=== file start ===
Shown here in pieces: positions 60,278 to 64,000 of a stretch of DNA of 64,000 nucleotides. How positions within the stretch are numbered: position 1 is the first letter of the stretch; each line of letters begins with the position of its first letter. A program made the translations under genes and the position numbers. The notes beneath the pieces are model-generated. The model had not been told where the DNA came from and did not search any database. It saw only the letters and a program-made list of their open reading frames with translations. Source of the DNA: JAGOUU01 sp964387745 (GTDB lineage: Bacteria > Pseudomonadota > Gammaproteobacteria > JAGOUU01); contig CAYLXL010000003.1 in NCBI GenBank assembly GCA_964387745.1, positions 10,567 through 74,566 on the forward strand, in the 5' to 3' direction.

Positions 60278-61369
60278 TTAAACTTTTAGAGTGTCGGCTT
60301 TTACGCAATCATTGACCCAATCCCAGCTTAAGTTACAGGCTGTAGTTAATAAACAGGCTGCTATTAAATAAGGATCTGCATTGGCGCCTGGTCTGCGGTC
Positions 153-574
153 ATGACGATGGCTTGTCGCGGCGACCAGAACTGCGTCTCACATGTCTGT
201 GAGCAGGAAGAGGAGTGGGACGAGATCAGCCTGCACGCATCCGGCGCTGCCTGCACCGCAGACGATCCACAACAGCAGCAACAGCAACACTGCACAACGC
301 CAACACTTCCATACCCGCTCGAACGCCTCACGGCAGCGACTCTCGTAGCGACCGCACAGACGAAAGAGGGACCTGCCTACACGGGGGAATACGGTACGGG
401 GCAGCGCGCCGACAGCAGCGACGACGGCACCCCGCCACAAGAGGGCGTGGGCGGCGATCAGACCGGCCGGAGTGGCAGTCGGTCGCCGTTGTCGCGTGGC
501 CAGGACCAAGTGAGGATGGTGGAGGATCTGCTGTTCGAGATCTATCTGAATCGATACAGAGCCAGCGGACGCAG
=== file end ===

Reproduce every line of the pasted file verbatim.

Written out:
Shown here in pieces: positions 60,278 to 64,000 of a stretch of DNA of 64,000 nucleotides. How positions within the stretch are numbered: position 1 is the first letter of the stretch; each line of letters begins with the position of its first letter. A program made the translations under genes and the position numbers. The notes beneath the pieces are model-generated. The model had not been told where the DNA came from and did not search any database. It saw only the letters and a program-made list of their open reading frames with translations. Source of the DNA: JAGOUU01 sp964387745 (GTDB lineage: Bacteria > Pseudomonadota > Gammaproteobacteria > JAGOUU01); contig CAYLXL010000003.1 in NCBI GenBank assembly GCA_964387745.1, positions 10,567 through 74,566 on the forward strand, in the 5' to 3' direction.

Positions 60278-61369
60278 TTAAACTTTTAGAGTGTCGGCTT
60301 TTACGCAATCATTGACCCAATCCCAGCTTAAGTTACAGGCTGTAGTTAATAAACAGGCTGCTATTAAATAAGGATCTGCATTGGCGCCTGGTCTGCGGTC
Positions 153-574
153 ATGACGATGGCTTGTCGCGGCGACCAGAACTGCGTCTCACATGTCTGT
201 GAGCAGGAAGAGGAGTGGGACGAGATCAGCCTGCACGCATCCGGCGCTGCCTGCACCGCAGACGATCCACAACAGCAGCAACAGCAACACTGCACAACGC
301 CAACACTTCCATACCCGCTCGAACGCCTCACGGCAGCGACTCTCGTAGCGACCGCACAGACGAAAGAGGGACCTGCCTACACGGGGGAATACGGTACGGG
401 GCAGCGCGCCGACAGCAGCGACGACGGCACCCCGCCACAAGAGGGCGTGGGCGGCGATCAGACCGGCCGGAGTGGCAGTCGGTCGCCGTTGTCGCGTGGC
501 CAGGACCAAGTGAGGATGGTGGAGGATCTGCTGTTCGAGATCTATCTGAATCGATACAGAGCCAGCGGACGCAG